By ELLEN T. TORDESILLAS
Photos by ACE ESMERALDA and ELLEN TORDESILLAS
MANICANI today hardly bears signs of the havoc wrought by supertyphoon “Yolanda” (international name: Haiyan) a year ago.
Color is back on this 11.7-square-kilometer island of 3,000 people in Guiuan, Eastern Samar, which was a harrowing picture of destruction only 12 months ago after Yolanda ferociously battered it for straight four hours.
The roofless or flattened houses, destroyed concrete structures, uprooted trees and toppled posts are almost gone. In their stead are houses painted green, yellow, blue, red and pink, many with vegetable and flower gardens.
The houses were built by the homeowners themselves, courtesy of the cash for work program of the mining company Nickel Asia Corp. (NAC). Berthed on shore near many homes were new fishing boats, which the islanders requested from NAC officials when asked after Yolanda what they wanted aside from a decent shelter.
A 25- to 30-minute boat ride from Guiuan, Manicani during World War II was a United States Navy naval repair facility. It’s primarily a fishing community today.
In all, NAC built 429 30-square-meter houses for P32.8 million. But not all the households accepted the houses. Forty-three families spurned NAC’s offer because of their opposition to mining.
NAC owns a non-operating mine in Manicani. Recently, the Department of Environment and Natural Resources granted it permission to remove the ore load stockpile.
Dennis Zamora, NAC senior vice president for marketing, said at the turnover ceremonies of the new houses Nov. 5 he respects the sentiments of anti-mining residents even as he stressed that NAC’s program for the people of Manicani “is not all about mining.”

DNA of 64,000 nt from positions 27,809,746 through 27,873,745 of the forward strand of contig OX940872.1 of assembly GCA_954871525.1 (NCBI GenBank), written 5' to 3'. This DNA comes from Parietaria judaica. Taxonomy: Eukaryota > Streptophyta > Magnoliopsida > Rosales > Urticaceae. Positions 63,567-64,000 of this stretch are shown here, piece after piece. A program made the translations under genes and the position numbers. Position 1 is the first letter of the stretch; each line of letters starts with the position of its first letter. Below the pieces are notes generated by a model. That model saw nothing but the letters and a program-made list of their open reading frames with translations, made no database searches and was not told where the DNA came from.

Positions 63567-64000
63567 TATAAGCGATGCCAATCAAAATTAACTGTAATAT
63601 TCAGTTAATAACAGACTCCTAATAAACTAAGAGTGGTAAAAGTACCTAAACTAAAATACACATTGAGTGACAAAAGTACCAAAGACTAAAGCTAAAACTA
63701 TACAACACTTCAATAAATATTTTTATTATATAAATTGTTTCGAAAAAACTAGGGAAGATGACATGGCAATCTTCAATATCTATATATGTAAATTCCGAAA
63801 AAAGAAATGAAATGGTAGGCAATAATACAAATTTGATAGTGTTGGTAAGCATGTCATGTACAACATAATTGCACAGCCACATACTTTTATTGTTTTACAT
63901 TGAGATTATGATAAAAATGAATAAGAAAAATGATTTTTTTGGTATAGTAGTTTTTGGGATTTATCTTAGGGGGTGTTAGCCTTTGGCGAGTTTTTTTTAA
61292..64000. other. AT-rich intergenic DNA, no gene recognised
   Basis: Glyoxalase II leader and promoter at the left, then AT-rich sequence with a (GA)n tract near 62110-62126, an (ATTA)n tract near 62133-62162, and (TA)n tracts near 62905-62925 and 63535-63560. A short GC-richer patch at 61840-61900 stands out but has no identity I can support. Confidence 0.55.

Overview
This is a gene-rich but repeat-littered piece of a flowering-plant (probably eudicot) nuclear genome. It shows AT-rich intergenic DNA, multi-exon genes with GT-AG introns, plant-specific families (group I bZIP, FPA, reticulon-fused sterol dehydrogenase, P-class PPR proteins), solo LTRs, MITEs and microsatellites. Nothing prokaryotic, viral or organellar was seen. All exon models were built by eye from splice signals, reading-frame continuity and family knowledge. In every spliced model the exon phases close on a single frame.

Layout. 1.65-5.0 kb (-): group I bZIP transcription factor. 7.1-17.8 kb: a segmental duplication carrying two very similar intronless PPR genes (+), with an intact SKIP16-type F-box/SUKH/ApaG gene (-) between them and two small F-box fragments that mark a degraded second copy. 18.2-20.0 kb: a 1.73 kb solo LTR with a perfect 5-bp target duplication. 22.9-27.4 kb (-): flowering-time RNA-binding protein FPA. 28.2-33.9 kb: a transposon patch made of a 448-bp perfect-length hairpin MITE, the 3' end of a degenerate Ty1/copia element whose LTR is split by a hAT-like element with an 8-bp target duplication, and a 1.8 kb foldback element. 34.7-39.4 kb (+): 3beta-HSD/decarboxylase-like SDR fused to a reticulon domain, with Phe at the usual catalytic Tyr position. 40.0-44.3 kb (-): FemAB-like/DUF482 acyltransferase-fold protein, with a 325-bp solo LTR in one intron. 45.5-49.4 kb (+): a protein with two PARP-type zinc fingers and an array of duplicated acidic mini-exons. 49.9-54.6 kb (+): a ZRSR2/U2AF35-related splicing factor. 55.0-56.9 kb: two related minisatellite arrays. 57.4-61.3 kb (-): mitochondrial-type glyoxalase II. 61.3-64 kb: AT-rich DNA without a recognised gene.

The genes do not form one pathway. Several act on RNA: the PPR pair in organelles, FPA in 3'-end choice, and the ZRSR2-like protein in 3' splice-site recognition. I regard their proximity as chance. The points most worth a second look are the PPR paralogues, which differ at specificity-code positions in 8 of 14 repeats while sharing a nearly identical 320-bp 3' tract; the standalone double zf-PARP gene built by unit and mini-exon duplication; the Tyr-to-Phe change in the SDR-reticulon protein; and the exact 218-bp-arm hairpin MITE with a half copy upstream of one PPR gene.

It’s about working together not only for themselves but “for their children and their future,” he said.
Besides the houses, which should last five years, NAC is building the Manicani Multipurpose Hall and 10 barangay halls for the town of Guiuan.
Tito Abucejo, barangay captain of Buenavista, where the turnover ceremony was held, enjoined the people to “count their blessings.”
He said they are the envy of other communities hit by Yolanda. Aside from the houses, they do not have to depend on relief assistance because they have been employed by NAC, he said.
Aware of the trauma Yolanda caused many of its victims, the mining firm also has psychosocial projects for the residents.
The four barangays of Manicani (Banaag, Buenavista, San Jose and Hamorawon) have formed a basketball league. NAC is helping them build basketball courts.
Yolanda made landfall in Guiuan in the early hours of Nov. 8, 2013. The disaster-prepared town under the leadership of Mayor Christopher “Sheen” Gonzales minimized the casualty to 99. Only one died in Manicani.
Undersecretary Danilo Antonio of the Office of the Presidential Assistant for Rehabilitation and Recovery, who came to the island during the turnover of NAC-built houses, praised the resilience of the people of Manicani: “Kayo ang unang tinamaan. At una rin kayo sa bumangon (You were the first ones who were hit but you were also the first ones who recovered).”
Manicani, he said, has set a good example to the other disaster-stricken communities.